ASYMMETRIC ATTITUDE TOWARDS EMIGRATION AND IMMIGRATION National Interest in Income Tax Policy
Hämäläinen, Sinikka (2003)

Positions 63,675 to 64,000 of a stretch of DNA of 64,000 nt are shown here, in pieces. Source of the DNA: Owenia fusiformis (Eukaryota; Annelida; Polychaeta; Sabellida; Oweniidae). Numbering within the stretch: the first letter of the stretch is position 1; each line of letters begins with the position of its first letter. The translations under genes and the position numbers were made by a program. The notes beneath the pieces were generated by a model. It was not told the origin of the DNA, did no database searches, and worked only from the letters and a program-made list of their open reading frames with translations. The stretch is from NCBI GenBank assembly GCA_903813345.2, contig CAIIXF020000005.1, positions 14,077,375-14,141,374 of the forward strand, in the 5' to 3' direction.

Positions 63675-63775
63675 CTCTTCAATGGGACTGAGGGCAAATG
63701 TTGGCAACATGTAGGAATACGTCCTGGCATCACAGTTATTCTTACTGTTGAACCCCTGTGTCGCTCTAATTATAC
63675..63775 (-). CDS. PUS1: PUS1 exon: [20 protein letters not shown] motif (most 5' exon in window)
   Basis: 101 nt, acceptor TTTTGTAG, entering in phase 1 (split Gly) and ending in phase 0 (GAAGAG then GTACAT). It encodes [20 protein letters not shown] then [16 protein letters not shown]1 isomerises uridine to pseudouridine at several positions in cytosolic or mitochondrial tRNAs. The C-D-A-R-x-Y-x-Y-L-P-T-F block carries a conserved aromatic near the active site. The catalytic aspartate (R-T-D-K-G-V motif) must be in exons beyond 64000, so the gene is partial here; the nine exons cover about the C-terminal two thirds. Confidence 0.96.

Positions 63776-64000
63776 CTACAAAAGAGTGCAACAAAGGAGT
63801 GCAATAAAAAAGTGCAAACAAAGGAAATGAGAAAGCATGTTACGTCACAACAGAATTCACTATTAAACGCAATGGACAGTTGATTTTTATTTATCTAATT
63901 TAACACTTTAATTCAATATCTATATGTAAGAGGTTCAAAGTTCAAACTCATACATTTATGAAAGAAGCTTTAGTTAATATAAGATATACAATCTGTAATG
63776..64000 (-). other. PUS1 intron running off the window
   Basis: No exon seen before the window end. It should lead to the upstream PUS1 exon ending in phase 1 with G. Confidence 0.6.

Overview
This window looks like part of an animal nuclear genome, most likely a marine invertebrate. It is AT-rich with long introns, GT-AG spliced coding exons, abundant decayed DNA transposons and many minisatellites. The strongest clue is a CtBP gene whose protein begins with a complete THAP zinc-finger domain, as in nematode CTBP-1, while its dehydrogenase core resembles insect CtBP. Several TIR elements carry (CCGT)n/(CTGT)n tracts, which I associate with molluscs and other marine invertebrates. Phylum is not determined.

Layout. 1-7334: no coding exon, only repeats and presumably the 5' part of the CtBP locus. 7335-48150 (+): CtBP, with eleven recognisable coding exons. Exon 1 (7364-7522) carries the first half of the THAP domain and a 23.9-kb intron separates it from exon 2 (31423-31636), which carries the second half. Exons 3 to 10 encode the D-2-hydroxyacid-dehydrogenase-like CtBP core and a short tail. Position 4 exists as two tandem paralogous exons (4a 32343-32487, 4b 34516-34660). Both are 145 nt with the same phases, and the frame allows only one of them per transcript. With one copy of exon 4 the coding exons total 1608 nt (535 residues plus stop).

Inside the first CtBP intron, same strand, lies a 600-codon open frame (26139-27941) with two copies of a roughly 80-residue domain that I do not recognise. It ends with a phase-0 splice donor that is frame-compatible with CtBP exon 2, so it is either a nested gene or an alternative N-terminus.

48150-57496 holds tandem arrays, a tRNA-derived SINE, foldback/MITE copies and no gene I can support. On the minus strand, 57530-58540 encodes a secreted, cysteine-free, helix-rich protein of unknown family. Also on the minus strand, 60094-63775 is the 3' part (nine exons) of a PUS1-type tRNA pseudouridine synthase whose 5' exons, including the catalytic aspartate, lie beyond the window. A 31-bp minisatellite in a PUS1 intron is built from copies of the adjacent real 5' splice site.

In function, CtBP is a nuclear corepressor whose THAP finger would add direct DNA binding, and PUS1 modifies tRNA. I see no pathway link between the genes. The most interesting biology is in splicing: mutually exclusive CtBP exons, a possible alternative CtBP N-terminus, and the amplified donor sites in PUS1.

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Western countries have disapproved of emigration restrictions more than of immigration restrictions. The paper uses a variant of the model of optimal income taxation under migration to seek a rationale for the prevalent asymmetric attitude. Optimal policies are derived through maximization of the welfare of the initially existing population. There are two types of individuals, distinguished by their types of labour. These individuals may migrate between two countries, "home" and "foreign". The results show that under emigration income redistribution will according to tradition be incomplete: transfer recipients will always have lower disposable incomes. Moreover, an emigrant, skilled or less skilled, will gain, otherwise he would not move. On the other hand, under immigration of taxpayers there are situations where taxpayers will have lower after-tax incomes than transfer recipients. If instead, transfer recipients are those who immigrate, optimal redistribution is conventional. Consequently, an approving attitude towards emigration is easy to understand as well as the opposite attitude towards free immigration. However, the explanation is not complete. More conclusive analytical results should be obtained.